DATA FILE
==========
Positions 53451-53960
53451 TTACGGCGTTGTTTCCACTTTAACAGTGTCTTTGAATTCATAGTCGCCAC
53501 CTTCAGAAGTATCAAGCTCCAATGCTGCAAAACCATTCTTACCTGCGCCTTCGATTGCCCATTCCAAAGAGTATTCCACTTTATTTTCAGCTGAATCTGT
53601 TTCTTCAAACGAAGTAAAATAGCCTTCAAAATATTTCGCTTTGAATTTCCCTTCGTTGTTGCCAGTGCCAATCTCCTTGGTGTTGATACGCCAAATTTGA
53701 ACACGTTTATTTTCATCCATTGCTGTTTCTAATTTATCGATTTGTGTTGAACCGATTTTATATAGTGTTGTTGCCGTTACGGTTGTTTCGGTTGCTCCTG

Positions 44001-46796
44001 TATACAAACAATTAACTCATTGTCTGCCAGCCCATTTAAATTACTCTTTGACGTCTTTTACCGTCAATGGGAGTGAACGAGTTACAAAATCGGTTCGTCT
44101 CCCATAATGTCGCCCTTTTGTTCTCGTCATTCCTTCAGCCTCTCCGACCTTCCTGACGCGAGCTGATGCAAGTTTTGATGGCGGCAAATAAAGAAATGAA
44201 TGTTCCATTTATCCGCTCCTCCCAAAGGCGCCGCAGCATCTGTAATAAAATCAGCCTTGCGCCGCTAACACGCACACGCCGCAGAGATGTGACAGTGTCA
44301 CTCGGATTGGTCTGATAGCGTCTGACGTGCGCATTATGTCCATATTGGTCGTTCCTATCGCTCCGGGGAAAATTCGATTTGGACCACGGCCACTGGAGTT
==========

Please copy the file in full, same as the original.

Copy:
Positions 53451-53960
53451 TTACGGCGTTGTTTCCACTTTAACAGTGTCTTTGAATTCATAGTCGCCAC
53501 CTTCAGAAGTATCAAGCTCCAATGCTGCAAAACCATTCTTACCTGCGCCTTCGATTGCCCATTCCAAAGAGTATTCCACTTTATTTTCAGCTGAATCTGT
53601 TTCTTCAAACGAAGTAAAATAGCCTTCAAAATATTTCGCTTTGAATTTCCCTTCGTTGTTGCCAGTGCCAATCTCCTTGGTGTTGATACGCCAAATTTGA
53701 ACACGTTTATTTTCATCCATTGCTGTTTCTAATTTATCGATTTGTGTTGAACCGATTTTATATAGTGTTGTTGCCGTTACGGTTGTTTCGGTTGCTCCTG

Positions 44001-46796
44001 TATACAAACAATTAACTCATTGTCTGCCAGCCCATTTAAATTACTCTTTGACGTCTTTTACCGTCAATGGGAGTGAACGAGTTACAAAATCGGTTCGTCT
44101 CCCATAATGTCGCCCTTTTGTTCTCGTCATTCCTTCAGCCTCTCCGACCTTCCTGACGCGAGCTGATGCAAGTTTTGATGGCGGCAAATAAAGAAATGAA
44201 TGTTCCATTTATCCGCTCCTCCCAAAGGCGCCGCAGCATCTGTAATAAAATCAGCCTTGCGCCGCTAACACGCACACGCCGCAGAGATGTGACAGTGTCA
44301 CTCGGATTGGTCTGATAGCGTCTGACGTGCGCATTATGTCCATATTGGTCGTTCCTATCGCTCCGGGGAAAATTCGATTTGGACCACGGCCACTGGAGTT